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December 9, 1851|
|Died||March 11, 1950(aged 98)|
|Place of burial||Black Hills National Cemetery|
|Allegiance||United States of America|
|Service/branch||United States Army|
|Years of service||1871 - 1883|
|Unit||7th U.S. Cavalry|
|Awards||Medal of Honor
Charles Windolph (December 9, 1851 – March 11, 1950) was a soldier in Company H of the George Armstrong Custer's Seventh U. S. Cavalry who survived the Battle of the Little Bighorn and was the recipient of the Medal of Honor.
Windolph was born in Bergen an der Dumme, Germany, December 9, 1851, to Joseph and Adelphina Koch Windolph. He arrived in the United States in 1871, and enlisted in the army's 2nd US Infantry November 12, 1871. He deserted July 18, 1872, and promptly reenlisted as Charles Wrangel in 7th US Cavalry July 23, 1872. He later surrendered and was restored to duty without punishment. He was a shoemaker and did cobbler work among his comrades. He was a participant in the Yellowstone Expedition of 1873 and the Black Hills Expedition in 1874.
Windolph took part in the Reno-Benteen hilltop action at the Battle of Little Bighorn, and was wounded in the buttock. He later received the Medal of Honor for his actions during that fight, specifically for providing covering fire for his comrades (including Medal of Honor recipient Peter Thompson) who went for water for the wounded on June 26, 1876. He was also awarded the Purple Heart many years later. He was discharged in 1883 as a Sergeant. Like Thompson, he moved to Lead, Dakota Territory, and took a job with the Homestake Mine, where he worked for 49 years. He married twice and had three children. His wife had a bakery. He was the source/subject of a book I Fought With Custer, The Story of Sergeant Windolph which is listed as written by Frazier & Robert Hunt, published in 1947. He died in 1950 at age 98, the last of the white participants in the Battle of the Little Bighorn. His remains were interred in the Black Hills National Cemetery.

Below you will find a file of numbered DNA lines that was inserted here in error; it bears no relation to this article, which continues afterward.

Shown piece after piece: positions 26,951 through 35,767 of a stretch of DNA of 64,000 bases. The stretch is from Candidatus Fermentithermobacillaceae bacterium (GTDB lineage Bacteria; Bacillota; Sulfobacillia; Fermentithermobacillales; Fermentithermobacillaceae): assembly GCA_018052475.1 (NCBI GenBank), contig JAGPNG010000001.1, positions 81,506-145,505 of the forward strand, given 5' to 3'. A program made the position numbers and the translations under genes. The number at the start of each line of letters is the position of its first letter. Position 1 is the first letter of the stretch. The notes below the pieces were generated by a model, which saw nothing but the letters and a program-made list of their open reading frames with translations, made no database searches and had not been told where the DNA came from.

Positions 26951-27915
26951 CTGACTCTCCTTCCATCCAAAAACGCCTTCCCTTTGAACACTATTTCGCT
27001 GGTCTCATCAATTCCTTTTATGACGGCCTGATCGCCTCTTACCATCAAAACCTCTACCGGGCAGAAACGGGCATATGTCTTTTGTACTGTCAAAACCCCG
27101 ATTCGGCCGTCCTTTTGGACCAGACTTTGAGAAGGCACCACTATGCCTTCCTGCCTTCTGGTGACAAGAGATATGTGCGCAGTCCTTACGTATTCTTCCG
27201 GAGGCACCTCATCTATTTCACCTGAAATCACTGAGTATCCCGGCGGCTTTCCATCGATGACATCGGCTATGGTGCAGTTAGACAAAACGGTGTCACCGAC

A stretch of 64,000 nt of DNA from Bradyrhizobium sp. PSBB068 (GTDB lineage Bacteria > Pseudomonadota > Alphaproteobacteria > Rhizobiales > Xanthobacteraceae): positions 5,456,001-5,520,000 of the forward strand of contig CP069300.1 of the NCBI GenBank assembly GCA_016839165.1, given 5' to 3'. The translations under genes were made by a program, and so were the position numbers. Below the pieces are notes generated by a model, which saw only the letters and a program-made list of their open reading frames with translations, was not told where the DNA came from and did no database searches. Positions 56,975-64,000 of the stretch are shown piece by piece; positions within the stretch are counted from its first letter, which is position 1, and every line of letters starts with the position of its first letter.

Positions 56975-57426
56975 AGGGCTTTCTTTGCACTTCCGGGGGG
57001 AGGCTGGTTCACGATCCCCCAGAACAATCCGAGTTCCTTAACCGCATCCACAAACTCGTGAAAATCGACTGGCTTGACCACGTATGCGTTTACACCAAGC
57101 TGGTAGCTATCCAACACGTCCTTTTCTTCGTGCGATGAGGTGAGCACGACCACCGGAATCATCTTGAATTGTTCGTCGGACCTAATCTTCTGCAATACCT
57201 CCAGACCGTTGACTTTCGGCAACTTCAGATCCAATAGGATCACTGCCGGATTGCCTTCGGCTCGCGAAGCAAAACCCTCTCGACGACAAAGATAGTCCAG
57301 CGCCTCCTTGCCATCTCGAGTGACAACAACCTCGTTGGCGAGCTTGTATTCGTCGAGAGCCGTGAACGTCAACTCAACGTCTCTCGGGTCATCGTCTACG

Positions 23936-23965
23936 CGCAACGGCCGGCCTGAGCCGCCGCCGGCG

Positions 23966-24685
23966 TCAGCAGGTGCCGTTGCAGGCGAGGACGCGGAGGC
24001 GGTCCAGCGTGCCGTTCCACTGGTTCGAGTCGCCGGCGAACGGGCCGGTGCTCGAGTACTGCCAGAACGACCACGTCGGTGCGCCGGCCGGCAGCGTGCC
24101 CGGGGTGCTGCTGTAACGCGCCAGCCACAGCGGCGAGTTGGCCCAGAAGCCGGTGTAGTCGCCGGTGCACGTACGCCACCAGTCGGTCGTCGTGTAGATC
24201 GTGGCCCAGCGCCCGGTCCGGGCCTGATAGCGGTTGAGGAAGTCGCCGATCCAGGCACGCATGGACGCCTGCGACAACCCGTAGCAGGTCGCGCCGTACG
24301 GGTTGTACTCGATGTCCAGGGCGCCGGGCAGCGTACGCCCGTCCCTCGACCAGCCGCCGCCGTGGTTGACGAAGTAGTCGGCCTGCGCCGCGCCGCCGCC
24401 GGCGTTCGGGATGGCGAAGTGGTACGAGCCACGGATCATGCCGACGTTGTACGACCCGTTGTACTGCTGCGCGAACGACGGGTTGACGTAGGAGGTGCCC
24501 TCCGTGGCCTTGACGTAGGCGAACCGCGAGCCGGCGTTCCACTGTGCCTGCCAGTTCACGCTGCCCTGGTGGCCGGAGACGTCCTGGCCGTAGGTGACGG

Windolph first married in 1882 to Mary Jones who died in 1883. He later married a childhood friend, Mathilda Lulow. Mathilda Lulow was born ca. 1861 on the Isle of Rugen to Karl Christian Christoph Lulow and Marie Sophia Henrietta Kagelmacher. Mathilda died on 23 March 1924 and is buried with her husband in the Black Hills National Cemetery.
Medal of Honor citation
Rank and organization: Private, Company H, 7th U.S. Cavalry. Place and date: At Little Big Horn, Mont., 25-26 lune 1876. Entered service at: Brooklyn, N.Y. Born: December 9, 1851, Germany. Date of issue: October 5, 1878.
With 3 comrades, during the entire engagement, courageously held a position that secured water for the command.
- Nichols, Ronald. Men with Custer (rev. ed.). Hardin MT: Custer Battlefield Historical and Museum Society, 2000.